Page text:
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Published on May 14th, 2020 | by Emergent Enterprise


You Can Now Attend VR Meetings—No Headset Required

Emergent Insight:
As the “stay at home” era continues, many companies are giving more serious consideration to virtual reality meetings for their homebound employees. This post at Wired by Julian Chokkattu reports on a VR meeting solution from Spatial that doesn’t even require a headset from attendees. A big pushback from companies to VR is the cost of equipping all employees with VR headsets. This software allows users to attend a meeting even through their web browsers. Virtual meetings raises the UX of group gatherings in a big way over the Zoom-style video chats. The VR experience is a big step closer to real life. It’s not inconceivable that these types of meetings will be the “new normal” in the very near future.

Original Article:
Photo: Spatial

Virtual-reality workspace startup Spatial is offering a free version for users. All you need is a web browser.

I SHOOK HANDS with a stranger the other day. Even made a fist bump. Before you get your pitchforks out, this all happened virtually. I was in my Brooklyn living room, wearing sweatpants and a hoodie, and I tapped knuckles with Spatial’s vice president of business development and strategy, who was standing in his own apartment 6 miles away. No hand sanitizer required.

Spatial is a startup that enables people to meet through augmented or virtual reality. It’s a little similar to the now defunct Facebook Spaces, except it has much broader support. You can use VR or mixed-reality headsets from a myriad of brands—from Microsoft’s HoloLens and Nreal’s Light to the Oculus Quest—as vehicles to meet in virtual spaces.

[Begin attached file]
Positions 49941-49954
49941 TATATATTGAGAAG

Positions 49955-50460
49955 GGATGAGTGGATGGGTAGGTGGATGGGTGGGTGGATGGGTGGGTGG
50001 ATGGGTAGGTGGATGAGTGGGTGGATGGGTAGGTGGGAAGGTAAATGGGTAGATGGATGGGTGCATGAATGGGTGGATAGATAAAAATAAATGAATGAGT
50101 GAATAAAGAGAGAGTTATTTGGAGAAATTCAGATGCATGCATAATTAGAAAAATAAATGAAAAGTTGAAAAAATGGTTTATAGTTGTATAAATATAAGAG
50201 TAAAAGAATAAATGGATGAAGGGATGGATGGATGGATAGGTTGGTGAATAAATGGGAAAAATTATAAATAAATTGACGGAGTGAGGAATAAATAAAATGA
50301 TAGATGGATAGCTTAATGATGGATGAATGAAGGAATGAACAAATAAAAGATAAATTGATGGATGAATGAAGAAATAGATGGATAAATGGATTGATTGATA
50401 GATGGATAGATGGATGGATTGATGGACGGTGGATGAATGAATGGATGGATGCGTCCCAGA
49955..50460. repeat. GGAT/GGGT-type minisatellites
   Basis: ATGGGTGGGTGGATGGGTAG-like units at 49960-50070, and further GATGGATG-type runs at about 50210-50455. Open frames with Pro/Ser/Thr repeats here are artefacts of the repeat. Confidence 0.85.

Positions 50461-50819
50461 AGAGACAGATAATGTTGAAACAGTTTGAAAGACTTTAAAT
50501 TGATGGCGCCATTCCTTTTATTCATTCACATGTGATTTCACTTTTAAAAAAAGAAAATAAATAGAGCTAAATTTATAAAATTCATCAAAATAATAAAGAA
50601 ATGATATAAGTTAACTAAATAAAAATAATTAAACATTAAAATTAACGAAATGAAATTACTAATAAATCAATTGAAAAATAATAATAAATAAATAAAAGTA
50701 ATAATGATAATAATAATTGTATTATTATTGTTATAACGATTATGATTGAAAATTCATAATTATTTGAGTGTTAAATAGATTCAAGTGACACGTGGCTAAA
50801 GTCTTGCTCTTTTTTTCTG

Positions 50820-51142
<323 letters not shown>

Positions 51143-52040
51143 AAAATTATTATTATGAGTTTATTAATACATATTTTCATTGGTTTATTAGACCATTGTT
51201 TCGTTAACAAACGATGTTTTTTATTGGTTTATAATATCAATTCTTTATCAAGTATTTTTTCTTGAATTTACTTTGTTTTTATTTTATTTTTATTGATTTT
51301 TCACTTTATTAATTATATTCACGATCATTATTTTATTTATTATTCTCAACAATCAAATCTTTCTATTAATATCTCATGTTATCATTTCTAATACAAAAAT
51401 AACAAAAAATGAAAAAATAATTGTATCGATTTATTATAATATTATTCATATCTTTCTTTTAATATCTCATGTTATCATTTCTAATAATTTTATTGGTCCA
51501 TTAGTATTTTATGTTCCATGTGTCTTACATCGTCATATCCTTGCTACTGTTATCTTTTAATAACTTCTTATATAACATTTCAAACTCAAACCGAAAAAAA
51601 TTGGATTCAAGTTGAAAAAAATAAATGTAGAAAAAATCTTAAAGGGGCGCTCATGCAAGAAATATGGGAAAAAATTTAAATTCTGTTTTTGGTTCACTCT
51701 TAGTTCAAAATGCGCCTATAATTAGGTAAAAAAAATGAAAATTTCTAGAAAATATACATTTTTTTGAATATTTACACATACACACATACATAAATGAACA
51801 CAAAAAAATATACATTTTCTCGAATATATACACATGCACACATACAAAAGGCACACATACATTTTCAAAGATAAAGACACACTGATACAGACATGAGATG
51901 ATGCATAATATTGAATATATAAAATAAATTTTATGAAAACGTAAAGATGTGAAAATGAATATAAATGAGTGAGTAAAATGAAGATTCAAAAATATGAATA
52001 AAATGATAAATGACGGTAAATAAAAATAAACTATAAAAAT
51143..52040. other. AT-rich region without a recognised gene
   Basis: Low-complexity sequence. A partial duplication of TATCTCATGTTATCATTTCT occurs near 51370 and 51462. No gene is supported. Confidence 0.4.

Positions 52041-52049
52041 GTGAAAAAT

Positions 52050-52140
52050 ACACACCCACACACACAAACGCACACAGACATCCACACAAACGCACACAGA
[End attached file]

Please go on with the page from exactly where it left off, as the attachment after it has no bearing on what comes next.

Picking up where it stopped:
So far, the experience has required everyone to jack in using a headset in order to join a meeting. Today however, Spatial is announcing that it’s launching support for web browsers on desktops, Android, and iOS. Oh, and the platform is now completely free and open to everyone.

“In light of Covid, we’ve actually had an intense amount of demand—about a 1,000 percent increase,” Anand Agarawala, Spatial’s CEO and cofounder, tells me in a beautiful virtual room filled with sunlight and surrounded by mountains. “Zoom is not a good replacement for being in the office with other people, whereas something like VR gives you that level of presence and personification.”

pThis week's Spatial update lets the 3D avatars of participants with headsets interact with the 2D webcam feeds of those...
This week’s Spatial update lets the 3D avatars of participants with headsets interact with the 2D webcam feeds of those without headsets. PHOTOGRAPH: SPATIAL 

He’s not wrong. I love my biweekly Zoom chats with my coworkers, but being able to stand next to someone’s virtual avatar (closer than 6 feet!) and watch their hands gesticulate while they talk makes me feel more connected and focused. Plus, I’m in a scenic room that I can move around in, and I can pick up and play with random objects while listening. It is, naturally, more engaging than staring at a grid of faces.

Until now, the burgeoning company has strictly been an enterprise-only service, with clients ranging from Mattel to Pfizer. It was meant to serve as a way for those in offices to connect with remote team members around the globe, but remote work has tremendously accelerated due to the coronavirus pandemic.

Jacob Loewenstein, the head of business at Spatial and the guy who gave me that virtual fist bump, says Spatial’s primary use case has been 3D design collaboration. Companies like Mattel have designers that bring their creations into virtual meeting rooms and iterate on them in the naturally collaborative environment. Then, the designers bring in the team from China to show off the final manufactured product as a 3D render to compare their work and suggest alterations. This kind of virtual collaboration doesn’t just allow people to work from all parts of the globe, it also removes the need for folks to fly to offices just to physically see product development.

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